I am addicted to Objective-C. In my opinion Objective-C is a very nice and pragmatic language with a neat syntax and I have used it a lot during the last eight years. Lately I had to use Java a little bit. It was fun but I still like Objective-C more – although there is one thing about Java that I fell in love with and would like to see in Objective-C as well: Annotations.
First I will try to explain what Java annotations are and then I will describe which problems could be solved by having something like Java's annotations available in Objective-C.
Java AnnotationsJava annotations allow a developer to add metadata to the code (e.g. to classes, methods, fields or packages). Every annotation has a name and the actual metadata in the form of key-value pairs. An annotation can be processed either at run-time (by using Java's reflection capabilities) or at compile-time (by providing a compiler plug-in – a so called annotation processor)). When an annotation is being processed a developer can do all sorts of things like executing existing code (at run-time) or by creating new code (at compile-time).
Annotations could be useful in Objective-C as wellNow it's time to talk about how annotations could be used to solve Objective-C related problems.
Eliminate the need to write boilerplate code
Writing code makes fun as long the code is not trivial. When working with Core Data (an object graph management framework used to persist data) a developer usually has to write a lot of boilerplate code. This (boilerplate) code is used to avoid compiler warnings, improve the performance, make your application code more read/writable and make it easier to debug. So usually a developer wants to have the benefits of the boilerplate code without writing it. This is why there are tools like mogenerator which generate the boilerplate code automatically. This is cool but manually generated code is a bad practice when developing an application: You have to manually regenerate the code when the model changes and new team members have to get familiar with the generator. It would be ideal to let the compiler generate the code that is usually generated by mogenerator. This would be possible if we had annotations. An annotation processor is basically a compiler plugin that can generate code, as already mentioned. You still get all the benefits of manually generated code (code competition, higher performance, ...) but without the drawbacks.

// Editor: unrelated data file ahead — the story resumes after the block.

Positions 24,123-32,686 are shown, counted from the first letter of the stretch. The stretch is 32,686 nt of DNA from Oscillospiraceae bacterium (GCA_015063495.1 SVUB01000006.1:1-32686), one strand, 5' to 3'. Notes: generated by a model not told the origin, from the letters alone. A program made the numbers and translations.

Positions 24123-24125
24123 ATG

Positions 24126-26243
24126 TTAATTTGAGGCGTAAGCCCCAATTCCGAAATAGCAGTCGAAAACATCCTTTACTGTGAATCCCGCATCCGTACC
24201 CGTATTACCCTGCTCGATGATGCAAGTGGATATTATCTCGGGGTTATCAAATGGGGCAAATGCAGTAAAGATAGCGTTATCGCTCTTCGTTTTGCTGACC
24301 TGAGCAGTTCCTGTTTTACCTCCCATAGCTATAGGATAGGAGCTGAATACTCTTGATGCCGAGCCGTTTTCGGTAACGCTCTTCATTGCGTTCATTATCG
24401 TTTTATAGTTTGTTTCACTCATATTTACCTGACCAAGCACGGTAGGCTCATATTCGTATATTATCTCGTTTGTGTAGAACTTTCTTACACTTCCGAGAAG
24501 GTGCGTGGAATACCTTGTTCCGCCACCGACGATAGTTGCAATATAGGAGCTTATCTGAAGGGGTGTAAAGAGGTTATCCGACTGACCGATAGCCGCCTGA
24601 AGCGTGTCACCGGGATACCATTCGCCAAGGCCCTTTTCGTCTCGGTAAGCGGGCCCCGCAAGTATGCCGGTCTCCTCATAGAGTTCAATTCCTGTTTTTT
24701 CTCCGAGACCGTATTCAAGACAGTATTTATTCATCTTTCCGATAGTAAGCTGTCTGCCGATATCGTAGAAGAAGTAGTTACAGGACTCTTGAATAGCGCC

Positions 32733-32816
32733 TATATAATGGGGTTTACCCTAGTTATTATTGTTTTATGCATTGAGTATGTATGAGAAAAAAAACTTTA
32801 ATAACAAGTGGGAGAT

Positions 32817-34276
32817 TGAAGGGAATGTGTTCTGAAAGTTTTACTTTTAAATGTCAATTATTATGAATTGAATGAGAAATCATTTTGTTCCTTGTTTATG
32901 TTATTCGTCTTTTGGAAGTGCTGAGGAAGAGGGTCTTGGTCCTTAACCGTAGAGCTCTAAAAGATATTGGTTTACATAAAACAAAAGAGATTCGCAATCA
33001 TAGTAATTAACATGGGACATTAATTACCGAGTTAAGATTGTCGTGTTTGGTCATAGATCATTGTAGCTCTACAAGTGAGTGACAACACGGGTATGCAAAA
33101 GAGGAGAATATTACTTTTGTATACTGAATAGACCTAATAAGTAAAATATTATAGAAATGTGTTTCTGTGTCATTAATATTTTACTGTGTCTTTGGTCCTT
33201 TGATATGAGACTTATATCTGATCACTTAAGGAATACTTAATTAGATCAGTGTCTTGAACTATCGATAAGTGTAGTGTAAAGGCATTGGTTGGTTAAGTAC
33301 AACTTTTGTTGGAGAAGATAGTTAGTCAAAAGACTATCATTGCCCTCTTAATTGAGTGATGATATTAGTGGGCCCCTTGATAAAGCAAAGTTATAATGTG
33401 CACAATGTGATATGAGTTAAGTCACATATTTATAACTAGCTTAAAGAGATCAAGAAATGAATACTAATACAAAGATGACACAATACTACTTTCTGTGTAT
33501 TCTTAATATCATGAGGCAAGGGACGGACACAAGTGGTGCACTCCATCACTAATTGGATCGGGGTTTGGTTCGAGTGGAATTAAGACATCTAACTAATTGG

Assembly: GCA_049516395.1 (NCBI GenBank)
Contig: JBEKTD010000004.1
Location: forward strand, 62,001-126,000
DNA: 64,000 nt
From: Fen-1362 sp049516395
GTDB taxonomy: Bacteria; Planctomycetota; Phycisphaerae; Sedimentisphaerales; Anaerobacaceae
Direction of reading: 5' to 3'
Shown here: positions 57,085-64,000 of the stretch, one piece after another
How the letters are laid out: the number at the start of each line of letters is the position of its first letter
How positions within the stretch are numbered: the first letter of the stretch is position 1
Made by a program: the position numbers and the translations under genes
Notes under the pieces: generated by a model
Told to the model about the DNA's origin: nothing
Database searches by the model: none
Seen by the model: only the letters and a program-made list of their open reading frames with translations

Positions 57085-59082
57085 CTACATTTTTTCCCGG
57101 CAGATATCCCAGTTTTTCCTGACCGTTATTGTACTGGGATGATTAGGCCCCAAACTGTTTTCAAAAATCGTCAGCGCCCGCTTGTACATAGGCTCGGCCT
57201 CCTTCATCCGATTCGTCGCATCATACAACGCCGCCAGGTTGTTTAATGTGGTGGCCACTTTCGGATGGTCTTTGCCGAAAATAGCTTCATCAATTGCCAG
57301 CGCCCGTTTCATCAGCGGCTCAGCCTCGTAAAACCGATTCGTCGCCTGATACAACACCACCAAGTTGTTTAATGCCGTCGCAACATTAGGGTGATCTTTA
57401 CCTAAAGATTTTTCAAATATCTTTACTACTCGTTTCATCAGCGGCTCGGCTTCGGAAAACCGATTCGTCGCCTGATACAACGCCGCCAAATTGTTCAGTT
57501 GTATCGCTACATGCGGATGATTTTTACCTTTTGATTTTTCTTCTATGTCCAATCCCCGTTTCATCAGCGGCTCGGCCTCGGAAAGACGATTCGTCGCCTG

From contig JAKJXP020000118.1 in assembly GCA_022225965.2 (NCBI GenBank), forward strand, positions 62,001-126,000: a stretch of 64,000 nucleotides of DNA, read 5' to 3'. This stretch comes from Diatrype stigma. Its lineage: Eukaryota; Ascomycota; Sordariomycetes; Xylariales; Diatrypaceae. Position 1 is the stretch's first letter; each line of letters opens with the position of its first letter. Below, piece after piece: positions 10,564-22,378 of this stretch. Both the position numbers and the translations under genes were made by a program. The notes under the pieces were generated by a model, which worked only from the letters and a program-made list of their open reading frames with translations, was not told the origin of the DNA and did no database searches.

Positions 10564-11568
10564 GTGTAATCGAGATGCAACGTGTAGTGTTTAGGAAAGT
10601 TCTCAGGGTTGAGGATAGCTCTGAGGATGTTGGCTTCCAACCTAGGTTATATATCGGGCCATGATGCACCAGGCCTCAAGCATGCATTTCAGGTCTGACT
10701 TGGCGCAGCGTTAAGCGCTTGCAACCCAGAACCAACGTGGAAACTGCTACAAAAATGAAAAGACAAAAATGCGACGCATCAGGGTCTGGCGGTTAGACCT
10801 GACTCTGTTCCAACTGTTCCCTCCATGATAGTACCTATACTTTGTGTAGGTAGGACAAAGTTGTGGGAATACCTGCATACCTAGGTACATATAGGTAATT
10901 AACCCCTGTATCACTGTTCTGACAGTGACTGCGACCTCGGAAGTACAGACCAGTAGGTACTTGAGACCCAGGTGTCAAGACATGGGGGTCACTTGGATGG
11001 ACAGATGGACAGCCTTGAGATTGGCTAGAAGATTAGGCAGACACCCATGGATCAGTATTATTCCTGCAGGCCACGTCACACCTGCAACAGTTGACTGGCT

Remark: Core Data can also be used without the generated or handwritten boilerplate code. The framework generates the code at runtime but in order to avoid compiler warnings one usually writes/generates the code.
Typos are found by the compiler
Java has a few built in annotations. One annotation I found quite useful is the @Override annotation. You attach it to a method you intent to override. Why is this useful? Imagine you have a typo in the name of the method you intent to override: Your implementation never would get called. This is a problem that is also acknowledge by Apple in the form of a technical Q&A: "Common mistakes with delegation in Cocoa":
Capitalization errors are often the hardest to catch. Any of the methods of the NSTableDataSource informal protocol are likely candidates for subtle miscapitalization. For example, numberOfRowsInTableView: is often mistakenly entered as numberOfRowsInTableview:.Apple goes even further and suggest to copy & paste code in order to prevent these errors:
Perhaps the safest habit to develop is to simply always cut and paste the method selector.Wait. Using copy and paste to prevent errors in code? Questionable… That's where a @Override-annoation would come into play. The annotation could check at compile time if one is actually overriding a method or not. My friend Stefan Reuter told me about another benefit of @Override: Imagine a developer is overriding a method of a class provided by a third party. A few months later the third party decides to remove this method. If the developer annotated the method with @Override then the compiler will complain about a method that is overridden but which is no longer present. Sweet isn't it?
Remark: I think that in the case of Objective-C protocols we already have something similar. Starting with Objective-C 2.0 a message defines in a @protocol definition can be marked as required (@required) or as optional (@optional). If a class declares that it conforms to a protocol the developer is warned if the class does not respond to the messages marked as required.
We already have annotations!Objective-C already had an "annotation-like" feature: properties:
@property (key1=value1, key2=value2, ...) Class *name;With @property we tell the compiler how @synthesize generates code. So what I want to see in Objective-C is a generalized way to do the same thing @property/@synthesize does.